Texas’ AG, you’ll probably recall, hired private lawyers from the Lanier Law Firm and Keller Lenkner for his antitrust case against Google. The firms reportedly have an option for contingency fee or hourly billing. Minnesota’s AG is paying a contingency fee to Robins Kaplan and Zimmerman Reed in the state’s deceptive marketing case against JUUL Labs Inc.
The Ohio AG’s office, a model of transparency, posts all of its contingency fee agreements with outside counsel on its website. In one example, the state’s deal with Grant & Eisenhofer in environmental litigation against Monsanto includes sliding-scale contingency fees with a top rate of 25% and a maximum recovery of $50 million.
Private lawyers working on opioids litigation for the Louisiana AG are reportedly being paid on an hourly basis, but Louisiana is an exception among the AGs who signed the amicus brief in the Apple case. (So are Nebraska and North Dakota, which don’t appear to have big contingency deals with outside counsel.)
I reached out to spokespeople for the 10 AGs on the Apple amicus brief who have contingency fee agreements with outside counsel, asking about the apparent inconsistency between their own contingency fee deals and their call for class counsel in the Apple case to be paid a lodestar fee.
“There is nothing inconsistent about the position we have taken,” said Ohio AG spokesperson Bethany McCorkle by email. “Unlike attorneys retained in class action cases, contingency fee counsel for the State of Ohio are subject to (statutory) fee limitations.” The AGs’ position in the Apple case, she said, is not that contingency fee contracts are anathema but that the fees awarded to class counsel were excessive compared to class members’ recovery.
Elizabeth Kuhn, a spokesperson for the Kentucky AG said by email that class action fees merit extra scrutiny because class members generally don’t get much money. In the Apple case, said Kuhn, “the fee awarded by the district court is unreasonable and takes money out of the pockets of consumers.”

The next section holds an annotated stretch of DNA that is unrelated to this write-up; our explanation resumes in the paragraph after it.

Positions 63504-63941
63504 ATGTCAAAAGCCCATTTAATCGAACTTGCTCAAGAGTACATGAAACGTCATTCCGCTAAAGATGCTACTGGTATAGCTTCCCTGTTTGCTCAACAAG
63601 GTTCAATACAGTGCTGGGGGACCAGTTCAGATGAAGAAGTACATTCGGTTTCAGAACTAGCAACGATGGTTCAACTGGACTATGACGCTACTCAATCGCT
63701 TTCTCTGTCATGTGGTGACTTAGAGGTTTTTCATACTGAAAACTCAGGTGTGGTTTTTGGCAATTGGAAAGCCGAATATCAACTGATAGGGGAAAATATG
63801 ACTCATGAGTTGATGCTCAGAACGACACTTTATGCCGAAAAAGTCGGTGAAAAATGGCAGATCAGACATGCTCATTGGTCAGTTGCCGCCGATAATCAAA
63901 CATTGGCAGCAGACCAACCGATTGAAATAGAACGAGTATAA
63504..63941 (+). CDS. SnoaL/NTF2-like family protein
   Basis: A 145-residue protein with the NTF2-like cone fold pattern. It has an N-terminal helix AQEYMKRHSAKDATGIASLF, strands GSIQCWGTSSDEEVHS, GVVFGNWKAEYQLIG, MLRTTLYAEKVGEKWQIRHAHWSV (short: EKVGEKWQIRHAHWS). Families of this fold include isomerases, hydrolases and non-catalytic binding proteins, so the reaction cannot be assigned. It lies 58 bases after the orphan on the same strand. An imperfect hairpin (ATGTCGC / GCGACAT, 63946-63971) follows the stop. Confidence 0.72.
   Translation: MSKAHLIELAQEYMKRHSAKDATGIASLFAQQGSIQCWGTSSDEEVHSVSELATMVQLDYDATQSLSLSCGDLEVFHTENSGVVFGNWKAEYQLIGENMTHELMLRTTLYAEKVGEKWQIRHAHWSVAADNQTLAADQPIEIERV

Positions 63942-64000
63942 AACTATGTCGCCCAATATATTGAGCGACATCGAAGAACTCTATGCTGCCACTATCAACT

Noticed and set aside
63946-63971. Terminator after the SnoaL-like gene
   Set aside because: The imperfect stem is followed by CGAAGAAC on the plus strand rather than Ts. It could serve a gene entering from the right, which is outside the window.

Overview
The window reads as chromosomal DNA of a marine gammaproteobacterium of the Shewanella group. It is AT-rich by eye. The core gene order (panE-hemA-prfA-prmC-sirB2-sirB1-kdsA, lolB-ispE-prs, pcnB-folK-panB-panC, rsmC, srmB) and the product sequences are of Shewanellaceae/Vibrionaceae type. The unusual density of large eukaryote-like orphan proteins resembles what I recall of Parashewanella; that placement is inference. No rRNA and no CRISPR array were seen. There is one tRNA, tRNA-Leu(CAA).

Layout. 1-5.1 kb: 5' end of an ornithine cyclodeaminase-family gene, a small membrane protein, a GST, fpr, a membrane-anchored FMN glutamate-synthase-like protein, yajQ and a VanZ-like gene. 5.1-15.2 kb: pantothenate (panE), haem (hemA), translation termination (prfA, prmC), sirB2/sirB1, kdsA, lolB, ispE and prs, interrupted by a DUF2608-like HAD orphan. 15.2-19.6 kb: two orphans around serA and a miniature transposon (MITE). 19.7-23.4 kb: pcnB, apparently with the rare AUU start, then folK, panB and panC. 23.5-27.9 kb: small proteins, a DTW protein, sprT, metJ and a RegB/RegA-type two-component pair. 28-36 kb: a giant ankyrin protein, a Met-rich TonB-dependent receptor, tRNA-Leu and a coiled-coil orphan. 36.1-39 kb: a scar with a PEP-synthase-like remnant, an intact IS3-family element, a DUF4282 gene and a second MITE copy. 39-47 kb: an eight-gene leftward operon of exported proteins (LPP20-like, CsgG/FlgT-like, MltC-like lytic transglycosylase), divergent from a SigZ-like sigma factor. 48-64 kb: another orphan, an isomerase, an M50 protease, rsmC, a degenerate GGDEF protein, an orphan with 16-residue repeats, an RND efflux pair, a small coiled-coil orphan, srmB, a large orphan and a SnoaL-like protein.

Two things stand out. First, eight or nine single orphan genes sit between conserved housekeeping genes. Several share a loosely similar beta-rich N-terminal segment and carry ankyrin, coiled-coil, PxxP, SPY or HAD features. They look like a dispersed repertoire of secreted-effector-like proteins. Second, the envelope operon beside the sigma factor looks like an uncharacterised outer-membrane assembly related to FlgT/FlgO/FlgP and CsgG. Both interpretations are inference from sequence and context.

My point here isn’t to call gotcha on the AGs. It’s to highlight the advantages – even in big-money cases – of contingency fees. It’s just good sense to incentivize lawyers to obtain the most money for their clients, whether those clients are class members or state AGs.
Yes, it’s true, as the AGs argue in their Apple amicus brief, that every dollar paid to class counsel is a dollar out of the pockets of class members. But the same is true in the AGs’ contingency fee deals with outside counsel. Should they be accused of lifting money from taxpayers when they agree to pay private lawyers a share of the state’s recovery? I’m guessing they’d say no.
There are obviously some circumstances that call for lodestar-based fee awards, as U.S. District Judge Lucy Koh has written in several cases over the last few years.
But I believe – and I’d bet even the AGs would agree – that contingency fees should be a first resort, not a last.
The opinions expressed here are those of the author. Reuters News, under the Trust Principles, is committed to integrity, independence and freedom from bias.
Our Standards: The Thomson Reuters Trust Principles.
Opinions expressed are those of the author. They do not reflect the views of Reuters News, which, under the Trust Principles, is committed to integrity, independence, and freedom from bias.